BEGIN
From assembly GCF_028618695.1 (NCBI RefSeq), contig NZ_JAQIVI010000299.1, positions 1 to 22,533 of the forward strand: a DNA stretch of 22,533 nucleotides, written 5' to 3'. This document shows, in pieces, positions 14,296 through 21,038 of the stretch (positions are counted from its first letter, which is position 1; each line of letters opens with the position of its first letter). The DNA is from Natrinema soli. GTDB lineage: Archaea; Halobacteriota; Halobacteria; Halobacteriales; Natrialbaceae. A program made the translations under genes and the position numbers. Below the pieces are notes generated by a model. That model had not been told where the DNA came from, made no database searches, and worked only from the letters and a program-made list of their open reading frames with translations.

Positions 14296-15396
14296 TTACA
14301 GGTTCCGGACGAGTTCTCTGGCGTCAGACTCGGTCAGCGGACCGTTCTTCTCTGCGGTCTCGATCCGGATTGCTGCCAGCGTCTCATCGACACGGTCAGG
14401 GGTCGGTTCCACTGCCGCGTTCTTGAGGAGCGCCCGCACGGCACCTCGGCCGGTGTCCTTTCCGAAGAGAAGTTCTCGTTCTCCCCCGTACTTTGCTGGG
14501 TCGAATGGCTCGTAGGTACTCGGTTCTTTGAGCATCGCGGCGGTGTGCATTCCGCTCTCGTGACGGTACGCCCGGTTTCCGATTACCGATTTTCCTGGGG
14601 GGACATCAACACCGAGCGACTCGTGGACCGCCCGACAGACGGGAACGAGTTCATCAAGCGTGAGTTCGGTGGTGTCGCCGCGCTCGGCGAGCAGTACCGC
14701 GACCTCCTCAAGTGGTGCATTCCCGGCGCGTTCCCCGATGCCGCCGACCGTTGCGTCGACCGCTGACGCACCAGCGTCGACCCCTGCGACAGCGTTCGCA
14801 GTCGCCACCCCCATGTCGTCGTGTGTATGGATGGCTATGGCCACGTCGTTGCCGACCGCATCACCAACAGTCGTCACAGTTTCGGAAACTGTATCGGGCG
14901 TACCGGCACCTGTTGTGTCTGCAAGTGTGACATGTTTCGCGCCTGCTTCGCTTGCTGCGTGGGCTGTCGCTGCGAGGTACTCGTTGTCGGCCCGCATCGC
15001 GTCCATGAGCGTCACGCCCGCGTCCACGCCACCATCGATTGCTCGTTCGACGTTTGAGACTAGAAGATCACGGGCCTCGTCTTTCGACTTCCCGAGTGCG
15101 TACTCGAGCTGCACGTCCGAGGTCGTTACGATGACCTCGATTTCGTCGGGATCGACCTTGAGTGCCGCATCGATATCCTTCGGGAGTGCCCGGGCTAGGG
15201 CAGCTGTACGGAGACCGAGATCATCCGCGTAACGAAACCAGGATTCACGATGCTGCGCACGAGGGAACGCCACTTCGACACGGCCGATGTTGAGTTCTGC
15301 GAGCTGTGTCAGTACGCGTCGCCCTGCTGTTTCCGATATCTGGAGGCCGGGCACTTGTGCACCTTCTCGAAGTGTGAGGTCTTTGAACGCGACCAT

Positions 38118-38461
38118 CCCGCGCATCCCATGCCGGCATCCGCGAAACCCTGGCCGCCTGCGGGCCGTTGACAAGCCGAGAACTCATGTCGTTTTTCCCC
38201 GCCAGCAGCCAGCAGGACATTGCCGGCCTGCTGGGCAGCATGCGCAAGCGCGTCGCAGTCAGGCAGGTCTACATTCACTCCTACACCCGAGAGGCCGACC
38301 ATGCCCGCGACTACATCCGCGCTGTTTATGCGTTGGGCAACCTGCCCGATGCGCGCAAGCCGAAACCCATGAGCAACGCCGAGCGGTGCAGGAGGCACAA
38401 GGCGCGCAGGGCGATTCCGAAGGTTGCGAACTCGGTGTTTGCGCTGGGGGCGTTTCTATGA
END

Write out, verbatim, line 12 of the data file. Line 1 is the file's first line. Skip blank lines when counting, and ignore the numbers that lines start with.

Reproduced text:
15101 TACTCGAGCTGCACGTCCGAGGTCGTTACGATGACCTCGATTTCGTCGGGATCGACCTTGAGTGCCGCATCGATATCCTTCGGGAGTGCCCGGGCTAGGG